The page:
The National Highway Traffic Safety Administration (NHTSA) is a federally-funded agency that studies vehicle accidents, including causes, frequency and other data. The agency recently completed a study of motorcycle accidents, publishing its findings in 2008. You can view a complete copy of the study here. The report illustrates the stark reality that experienced riders know only know too well: motorcycle riders run a far greater risk of injury and fatality from traffic accidents. Some highlights from the report:

  • Almost 100,000 motorcyclists were injured in accidents in 2008.
  • Over 5,000 were killed in traffic accidents in 2008
  • Motorcyclists are approximately 37 times more likely to suffer a fatal accident when compared with car occupants, and 9 times more likely to be injured.
  • Wearing a helmet reduces the risk of a fatal accident by 37%
Portions of the report are copied below:

Traffic Safety Facts – 2008 Data

In 2008, 5,290 motorcyclists were killed—an increase of 2 percent over the 5,174 motorcyclists killed in 2007. There were 96,000 motorcyclists injured during 2008. An estimated 148,000 motorcyclists have died in traffic crashes since the enactment of the Highway Safety and National Traffic and Motor Vehicle Safety Act of 1966. Motorcycles made up nearly 3 percent of all registered vehicles in the United States in 2007 and accounted for only 0.4 percent of all vehicle miles traveled. Per vehicle mile traveled in 2007, motorcyclists were about 37 times more likely than passenger car occupants to die in a motor vehicle traffic crash and 9 times more likely to be injured.

Motorcycle Involvement in Crashes

In 2008, 2,554 (47%) of all motorcycles involved in fatal crashes collided with another type of motor vehicle in transport. In two-vehicle crashes, 77 percent of the motorcycles involved were struck in the front. Only 7 percent were struck in the rear.

Motorcycles are more likely to be involved in a fatal collision with a fixed object than are other vehicles. In 2008, 25 percent of the motorcycles involved in fatal crashes collided with fixed objects, compared to 19 percent for passenger cars, 14 percent for light trucks, and 4 percent for large trucks.

In 2008, there were 2,387 two-vehicle fatal crashes involving a motorcycle and another type of vehicle. In 41 percent (985) of these crashes the other vehicle was turning left while the motorcycle was going straight, passing, or overtaking the vehicle. Both vehicles were going straight in 666 crashes (28%).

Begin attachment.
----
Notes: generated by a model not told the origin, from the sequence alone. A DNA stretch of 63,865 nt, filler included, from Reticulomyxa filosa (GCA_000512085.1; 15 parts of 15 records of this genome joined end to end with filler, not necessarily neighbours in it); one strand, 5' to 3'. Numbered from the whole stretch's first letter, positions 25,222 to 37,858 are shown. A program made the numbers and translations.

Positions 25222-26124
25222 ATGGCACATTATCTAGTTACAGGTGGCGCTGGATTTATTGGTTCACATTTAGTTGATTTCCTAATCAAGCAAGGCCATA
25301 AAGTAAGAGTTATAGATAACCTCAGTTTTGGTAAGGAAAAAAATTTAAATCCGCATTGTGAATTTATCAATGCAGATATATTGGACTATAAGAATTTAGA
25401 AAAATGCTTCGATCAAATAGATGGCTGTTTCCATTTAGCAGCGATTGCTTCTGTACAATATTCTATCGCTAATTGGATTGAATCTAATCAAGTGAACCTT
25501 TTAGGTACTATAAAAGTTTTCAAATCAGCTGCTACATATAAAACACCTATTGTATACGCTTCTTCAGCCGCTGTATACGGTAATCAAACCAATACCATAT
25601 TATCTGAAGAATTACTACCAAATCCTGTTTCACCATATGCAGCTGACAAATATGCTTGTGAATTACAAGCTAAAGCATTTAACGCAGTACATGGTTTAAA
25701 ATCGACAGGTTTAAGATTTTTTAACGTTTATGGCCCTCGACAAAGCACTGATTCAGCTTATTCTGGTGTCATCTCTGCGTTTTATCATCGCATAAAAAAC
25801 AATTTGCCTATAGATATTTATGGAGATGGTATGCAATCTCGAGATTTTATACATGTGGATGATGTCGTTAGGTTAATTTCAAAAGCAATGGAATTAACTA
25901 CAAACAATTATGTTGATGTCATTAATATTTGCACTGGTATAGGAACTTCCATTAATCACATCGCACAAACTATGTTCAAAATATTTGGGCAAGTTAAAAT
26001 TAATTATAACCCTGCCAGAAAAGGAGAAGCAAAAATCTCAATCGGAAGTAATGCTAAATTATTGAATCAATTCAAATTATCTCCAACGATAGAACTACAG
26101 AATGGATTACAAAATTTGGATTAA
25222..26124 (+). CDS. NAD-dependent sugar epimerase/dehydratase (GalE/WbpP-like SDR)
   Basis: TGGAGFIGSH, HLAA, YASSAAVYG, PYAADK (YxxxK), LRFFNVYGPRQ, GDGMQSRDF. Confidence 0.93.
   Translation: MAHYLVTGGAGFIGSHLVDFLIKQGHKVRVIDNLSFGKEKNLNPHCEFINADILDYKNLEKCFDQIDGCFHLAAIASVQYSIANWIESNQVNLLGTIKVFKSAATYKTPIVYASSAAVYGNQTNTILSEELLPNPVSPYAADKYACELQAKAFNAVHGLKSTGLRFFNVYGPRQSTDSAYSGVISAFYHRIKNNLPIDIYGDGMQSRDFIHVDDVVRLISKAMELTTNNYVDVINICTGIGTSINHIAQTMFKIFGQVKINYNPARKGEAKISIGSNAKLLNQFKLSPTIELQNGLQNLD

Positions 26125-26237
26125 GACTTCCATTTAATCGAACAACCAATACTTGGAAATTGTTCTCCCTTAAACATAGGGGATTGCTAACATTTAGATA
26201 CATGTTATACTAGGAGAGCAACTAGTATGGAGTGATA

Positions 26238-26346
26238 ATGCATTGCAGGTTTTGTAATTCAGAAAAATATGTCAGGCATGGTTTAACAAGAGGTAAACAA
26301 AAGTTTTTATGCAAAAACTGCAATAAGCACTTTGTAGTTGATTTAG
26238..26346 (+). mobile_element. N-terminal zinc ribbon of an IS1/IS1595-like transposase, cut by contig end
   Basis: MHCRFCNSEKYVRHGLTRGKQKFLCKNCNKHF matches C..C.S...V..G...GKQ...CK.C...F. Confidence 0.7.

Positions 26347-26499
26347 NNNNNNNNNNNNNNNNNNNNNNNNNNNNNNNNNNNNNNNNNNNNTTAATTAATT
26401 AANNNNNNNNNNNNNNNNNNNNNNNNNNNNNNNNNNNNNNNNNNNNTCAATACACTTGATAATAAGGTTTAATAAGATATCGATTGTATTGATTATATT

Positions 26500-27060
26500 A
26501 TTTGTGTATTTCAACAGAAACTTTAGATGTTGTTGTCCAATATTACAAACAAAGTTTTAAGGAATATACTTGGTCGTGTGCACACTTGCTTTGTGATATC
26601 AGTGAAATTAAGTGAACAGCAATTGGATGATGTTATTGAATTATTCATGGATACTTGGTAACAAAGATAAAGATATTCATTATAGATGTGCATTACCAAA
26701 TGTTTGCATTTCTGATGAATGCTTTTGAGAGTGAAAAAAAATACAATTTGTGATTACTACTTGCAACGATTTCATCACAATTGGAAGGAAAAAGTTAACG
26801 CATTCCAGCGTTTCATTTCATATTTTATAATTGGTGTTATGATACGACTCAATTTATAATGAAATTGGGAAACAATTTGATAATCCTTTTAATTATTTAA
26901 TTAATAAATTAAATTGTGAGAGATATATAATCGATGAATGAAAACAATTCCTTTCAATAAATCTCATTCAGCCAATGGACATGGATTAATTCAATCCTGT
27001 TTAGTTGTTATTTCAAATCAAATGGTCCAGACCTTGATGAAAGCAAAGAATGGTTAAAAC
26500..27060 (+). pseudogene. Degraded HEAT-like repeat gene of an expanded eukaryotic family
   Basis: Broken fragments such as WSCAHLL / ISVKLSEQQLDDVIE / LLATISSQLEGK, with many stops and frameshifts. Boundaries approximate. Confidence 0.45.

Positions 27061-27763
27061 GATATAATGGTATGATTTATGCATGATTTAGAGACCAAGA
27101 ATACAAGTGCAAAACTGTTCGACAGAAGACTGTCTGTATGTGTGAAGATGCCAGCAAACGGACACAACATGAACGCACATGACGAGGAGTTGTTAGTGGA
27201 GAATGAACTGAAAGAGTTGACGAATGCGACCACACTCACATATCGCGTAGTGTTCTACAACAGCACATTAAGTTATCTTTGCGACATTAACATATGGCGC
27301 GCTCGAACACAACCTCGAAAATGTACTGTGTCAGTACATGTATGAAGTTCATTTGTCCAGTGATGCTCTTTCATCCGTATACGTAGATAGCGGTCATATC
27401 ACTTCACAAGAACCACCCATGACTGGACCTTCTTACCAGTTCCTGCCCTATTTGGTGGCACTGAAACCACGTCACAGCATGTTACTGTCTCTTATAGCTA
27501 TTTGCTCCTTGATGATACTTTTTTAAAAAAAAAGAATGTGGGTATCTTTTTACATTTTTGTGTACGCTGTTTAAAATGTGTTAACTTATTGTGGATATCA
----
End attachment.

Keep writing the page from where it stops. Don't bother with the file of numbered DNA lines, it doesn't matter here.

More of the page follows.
In 2008, 35 percent of all motorcycle riders involved in fatal crashes were speeding, compared to 23 percent for passenger car drivers, 19 percent for light-truck drivers, and 8 percent for large-truck drivers.

NHTSA considers a crash to be speeding-related if the driver was charged with a speeding-related offense or if an officer indicated that racing, driving too fast for conditions, or exceeding the posted speed limit was a contributing factor in the crash.


In fatal crashes in 2008 a higher percentage of motorcycle riders had blood alcohol concentration (BAC) of .08 grams per deciliter (g/dL) or higher than any other type of motor vehicle driver. The percentages for vehicle riders involved in fatal crashes were 29 percent for motorcycles, 23 percent for passenger cars, 23 percent for light trucks, and 2 percent for large trucks.

In 2008, 30 percent of all fatally injured motorcycle riders had BAC levels of .08 g/dL or higher. An additional 7 percent had lower alcohol levels (BAC .01 to .07 g/dL).

The percentage with BAC .08 g/dL or above was highest for fatally injured motorcycle riders among two age groups, 40–44 (41%) and 45–49 (41%) followed by the 35–39 (36%) age group.

Forty-three percent of the 2,291 motorcycle riders who died in single-vehicle crashes in 2008 had BAC levels of .08 g/dL or higher. Sixty-four percent of those killed in single-vehicle crashes on weekend nights had BACs of .08 g/dL or higher.

Helmet Use and Effectiveness

NHTSA estimates that helmets saved the lives of 1,829 motorcyclists in 2008. If all motorcyclists had worn helmets, an additional 823 lives could have been saved.

Helmets are estimated to be 37-percent effective in preventing fatal injuries to motorcycle riders and 41-percent for motorcycle passengers. This means for every 100 motorcycle riders killed in crashes while not wearing a helmet, 37 of them could have been saved had all 100 worn helmets. According to NHTSA’s National Occupant Protection Use Survey, a nationally representative observational survey of motorcycle helmet, seat belt, and child safety seat use, use of DOT-compliant helmets in 2008 stood at 63 percent, a gain from 58 percent in 2007. Reported helmet use rates for fatally injured motorcyclists in 2008 were 59 percent for riders and 49 percent for passengers, compared with 59 percent and 47 percent, respectively, in 2007.


As motorcycle accident lawyers, we see the tragedy of motorcycle injuries and fatalities play out every day–often due to careless drivers. As the above report makes clear, however, many accidents can be avoided or lessened by defensive driving and proper safety equipment. And as we preach time and time again, you should never drink and ride. If you or a loved one are hurt in a motorcycle accident, we are here to help you. But as fellow motorcyclists ourselves, we mean it when we say this: we hope you never need us.